If you’re facing divorce proceedings this year then you’ll want to be certain that, before any financial settlement negotiations begin, you know exactly how much is available in the matrimonial asset pot to be shared. But what do you do if you suspect that the financial disclosure provided to you by your former spouse is incomplete and dishonest?
Elspeth Kinder, a Partner in DWF’s leading Family Law Team says the problem is more common than you might think: “I’d estimate that in at least 50 per cent of the cases that I advise clients on there is some issue to tackle with regard to the failure to provide complete disclosure. The law is clear that on divorce, both parties must fully and honestly disclose all of their assets, liabilities and income but so often it becomes apparent during a case that this has not happened.”
Elspeth advises: “Sometimes clients will try and undertake their own investigations in an attempt to prove that assets have been hidden. Clients have to be very careful that in doing so they do not break the law by breaching their spouse’s right to privacy. Documents that are locked away and kept confidentially cannot be used. However, paperwork left lying around at home in a place that you have always had access to is a different matter and in the vast majority of cases can be used during divorce proceedings.”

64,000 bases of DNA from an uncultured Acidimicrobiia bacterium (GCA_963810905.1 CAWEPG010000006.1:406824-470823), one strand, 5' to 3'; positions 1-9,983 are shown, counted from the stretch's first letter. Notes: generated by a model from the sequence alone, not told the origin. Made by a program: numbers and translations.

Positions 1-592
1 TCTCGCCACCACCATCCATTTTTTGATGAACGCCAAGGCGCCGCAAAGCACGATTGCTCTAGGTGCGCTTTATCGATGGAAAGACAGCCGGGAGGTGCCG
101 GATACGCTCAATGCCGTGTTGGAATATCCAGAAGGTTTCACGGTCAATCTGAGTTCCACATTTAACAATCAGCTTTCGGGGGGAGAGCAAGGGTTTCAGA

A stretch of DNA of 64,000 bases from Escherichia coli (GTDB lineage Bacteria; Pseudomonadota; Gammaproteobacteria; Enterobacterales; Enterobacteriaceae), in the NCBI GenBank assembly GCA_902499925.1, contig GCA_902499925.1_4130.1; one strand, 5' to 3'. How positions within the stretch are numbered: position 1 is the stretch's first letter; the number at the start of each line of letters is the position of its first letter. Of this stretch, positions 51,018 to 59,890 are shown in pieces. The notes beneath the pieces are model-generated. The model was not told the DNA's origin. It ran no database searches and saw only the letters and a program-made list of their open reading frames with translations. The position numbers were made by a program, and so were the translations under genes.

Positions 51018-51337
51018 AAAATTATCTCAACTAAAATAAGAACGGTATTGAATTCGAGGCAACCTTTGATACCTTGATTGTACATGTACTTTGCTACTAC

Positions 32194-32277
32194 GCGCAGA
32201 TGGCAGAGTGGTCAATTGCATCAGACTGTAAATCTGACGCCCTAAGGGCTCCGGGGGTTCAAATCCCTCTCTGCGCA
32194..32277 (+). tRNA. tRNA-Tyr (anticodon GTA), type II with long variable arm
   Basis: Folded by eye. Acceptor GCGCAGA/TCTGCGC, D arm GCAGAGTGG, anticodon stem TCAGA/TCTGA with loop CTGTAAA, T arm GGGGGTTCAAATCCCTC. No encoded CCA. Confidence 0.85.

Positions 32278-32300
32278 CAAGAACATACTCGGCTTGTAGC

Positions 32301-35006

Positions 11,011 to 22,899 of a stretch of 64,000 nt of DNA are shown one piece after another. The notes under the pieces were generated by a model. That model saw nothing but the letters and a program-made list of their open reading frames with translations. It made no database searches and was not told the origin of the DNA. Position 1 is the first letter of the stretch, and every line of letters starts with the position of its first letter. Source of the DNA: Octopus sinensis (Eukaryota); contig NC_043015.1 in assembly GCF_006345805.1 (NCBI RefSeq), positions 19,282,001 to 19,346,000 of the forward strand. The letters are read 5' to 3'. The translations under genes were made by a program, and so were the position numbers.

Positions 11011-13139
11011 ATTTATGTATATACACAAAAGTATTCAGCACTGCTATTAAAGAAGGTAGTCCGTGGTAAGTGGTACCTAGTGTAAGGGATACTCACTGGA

Sometimes though, uncovering assets is not so straight forward. Elspeth recently successfully led her team’s painstaking work to uncover a substantial sum of money that had been hidden in an offshore bank account by a client’s former husband.
Elspeth comments: “My client was clear from the outset that she knew money had been hidden offshore by her husband but she had no evidence to prove it and her husband had hidden the money extremely well. Through months of detailed work, tracing a complex web of assets from England through several different jurisdictions, weuncovered the money and the outcome at the final hearing was then significantly better for my client and her two children.”
Elspeth notes: “Even where divorce proceedings have finished and the Court has made an order about the division ofthe assets, it is possible to ask the Court to reconsider its decision if it is later proved that full disclosure had not been provided and that there would have been a materially different outcome to the case if it had.”
Elspeth is recommended in the leading legal directories, Legal 500 and Chambers and Partners as ‘highly regarded for her work on financial remedy and wealth protection matters’, ‘secures excellent outcomes for her clients’ and ‘very strategic, calm, reassuring, has great rapport with clients, and goes the extra mile.’
Article originally featured in Live Magazines. To download the original version follow this link – divorce | uncovering hidden assets | family law | dwfThis information is intended as a general discussion surrounding the topics covered and is for guidance purposes only. It does not constitute legal advice and should not be regarded as a substitute for taking legal advice. DWF is not responsible for any activity undertaken based on this information.